Scammers target Payroll–here’s what you should do

December 20, 2016

Last tax season was the first time scammers targeted Payroll departments. Payroll departments received phony emails supposedly from their real CEOs, requesting employees’ identifying information, including their Social Security numbers (SSNs). Recently, the IRS announced that tax pros received emails asking them to update their IRS accounts, but which directed them to a fake website.

All of this is a reminder that the opening of tax season is a bonanza for identity thieves. There are ways to protect against it.

W-2 pilot project continues. Last tax season, the IRS initiated a pilot project with several large third-party payroll providers that required them to include a unique 16-character alphanumeric verification code on Copies B and C of employees’ 2015 W-2s in a separate, labeled box. The code is computed using W-2 data and an IRS-provided algorithm. It’s used to verify the authenticity of W-2 data on e-filed 1040s and is entered when employees e-file their 1040s.

About two million 2015 W-2s included the code. The pilot was successful enough so that it will continue for 2016 W-2s. In addition, the IRS says that it’s expanding it to include more third-party providers. The verification code will now appear on 50 million 2016 W-2s.

Requests for early W-2s. Many commercial tax prep firms aggressively hawk their ability to e-file 1040 forms early. But they can’t, unless employees provide them with early W-2s. Even if you honored these requests in past years, you can use the new accelerated, consolidated W-2 filing deadline of Jan. 31, 2017, as the reason why you will no longer do so. Be proactive: Avoid employees’ grumblings by sending an email to employees about your new policy.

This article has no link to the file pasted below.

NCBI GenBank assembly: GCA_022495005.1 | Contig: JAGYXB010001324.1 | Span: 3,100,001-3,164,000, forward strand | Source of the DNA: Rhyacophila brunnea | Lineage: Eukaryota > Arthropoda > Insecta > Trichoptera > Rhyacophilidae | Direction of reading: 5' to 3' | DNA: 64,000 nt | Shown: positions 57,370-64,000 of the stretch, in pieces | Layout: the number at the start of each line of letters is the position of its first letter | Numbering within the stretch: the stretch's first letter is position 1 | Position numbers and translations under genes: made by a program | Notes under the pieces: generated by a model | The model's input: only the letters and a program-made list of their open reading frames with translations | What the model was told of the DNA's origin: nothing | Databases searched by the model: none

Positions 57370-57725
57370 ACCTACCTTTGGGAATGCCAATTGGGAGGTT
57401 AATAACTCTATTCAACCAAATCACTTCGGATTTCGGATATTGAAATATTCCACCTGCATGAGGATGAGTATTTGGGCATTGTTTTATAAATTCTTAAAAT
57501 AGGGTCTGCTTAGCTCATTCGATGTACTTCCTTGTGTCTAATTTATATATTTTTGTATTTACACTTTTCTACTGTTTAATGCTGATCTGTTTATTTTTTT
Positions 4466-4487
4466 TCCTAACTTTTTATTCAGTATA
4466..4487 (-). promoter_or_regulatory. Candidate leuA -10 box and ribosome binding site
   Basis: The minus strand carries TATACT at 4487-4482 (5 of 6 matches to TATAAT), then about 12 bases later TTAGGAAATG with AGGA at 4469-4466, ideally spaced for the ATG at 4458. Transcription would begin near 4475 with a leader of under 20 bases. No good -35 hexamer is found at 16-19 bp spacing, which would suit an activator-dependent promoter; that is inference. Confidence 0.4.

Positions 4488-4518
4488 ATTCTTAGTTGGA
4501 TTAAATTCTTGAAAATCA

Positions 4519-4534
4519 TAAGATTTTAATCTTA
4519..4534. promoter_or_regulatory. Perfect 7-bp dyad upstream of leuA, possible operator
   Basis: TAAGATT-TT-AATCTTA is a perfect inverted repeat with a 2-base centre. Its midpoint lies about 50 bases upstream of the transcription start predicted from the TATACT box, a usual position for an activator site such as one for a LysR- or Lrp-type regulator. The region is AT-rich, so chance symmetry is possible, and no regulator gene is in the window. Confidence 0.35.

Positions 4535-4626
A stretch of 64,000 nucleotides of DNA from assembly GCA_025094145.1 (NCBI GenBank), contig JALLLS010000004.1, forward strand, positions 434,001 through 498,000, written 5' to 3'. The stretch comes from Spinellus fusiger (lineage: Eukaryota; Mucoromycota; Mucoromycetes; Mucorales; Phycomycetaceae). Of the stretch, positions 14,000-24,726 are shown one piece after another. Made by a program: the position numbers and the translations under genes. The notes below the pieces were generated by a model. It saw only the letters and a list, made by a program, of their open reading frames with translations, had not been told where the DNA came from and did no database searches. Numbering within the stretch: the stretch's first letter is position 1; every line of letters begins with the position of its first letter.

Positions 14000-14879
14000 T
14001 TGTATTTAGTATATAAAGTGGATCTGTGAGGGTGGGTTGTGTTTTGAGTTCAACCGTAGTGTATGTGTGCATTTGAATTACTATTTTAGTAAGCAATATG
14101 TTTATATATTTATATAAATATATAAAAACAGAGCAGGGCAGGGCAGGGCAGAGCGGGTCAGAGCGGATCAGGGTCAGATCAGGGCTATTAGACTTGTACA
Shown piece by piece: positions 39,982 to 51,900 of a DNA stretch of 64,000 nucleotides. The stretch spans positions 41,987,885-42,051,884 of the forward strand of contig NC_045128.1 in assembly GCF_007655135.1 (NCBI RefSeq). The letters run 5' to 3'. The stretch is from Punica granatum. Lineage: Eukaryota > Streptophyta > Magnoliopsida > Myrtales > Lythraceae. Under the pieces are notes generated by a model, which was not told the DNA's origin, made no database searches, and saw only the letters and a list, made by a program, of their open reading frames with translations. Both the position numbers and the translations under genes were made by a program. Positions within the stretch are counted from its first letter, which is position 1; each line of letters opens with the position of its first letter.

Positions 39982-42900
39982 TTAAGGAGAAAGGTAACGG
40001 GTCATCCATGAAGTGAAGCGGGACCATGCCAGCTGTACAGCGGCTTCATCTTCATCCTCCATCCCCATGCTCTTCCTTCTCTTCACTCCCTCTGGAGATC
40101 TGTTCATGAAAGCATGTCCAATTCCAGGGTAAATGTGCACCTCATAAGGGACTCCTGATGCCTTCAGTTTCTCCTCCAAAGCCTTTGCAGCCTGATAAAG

Say no to company “execs.” Scammers are resourceful, so it’s likely that they’ll try again to worm their way into your payroll data to obtain employees’ SSNs.

Idea: Suggest that organizational charts be removed from your company’s website. You can also take these steps to ensure the integrity of your payroll data:

  • Inform upper management that as an identity theft prevention measure, the Payroll department will not respond to emails asking for employees’ personal identifying information. Instead, all requests must be in writing, on paper and verified.
  • Require that Payroll staff use strong passwords (numbers, symbols, upper and lowercase letters) on all computers and tax software programs and require that they change their passwords every 60 to 90 days.
  • Train Payroll staff in security and nondisclosure, especially to outsiders who ask for information to be faxed or emailed. Also warn staff against making information vulnerable by failing to immediately file and lock up personnel files after use.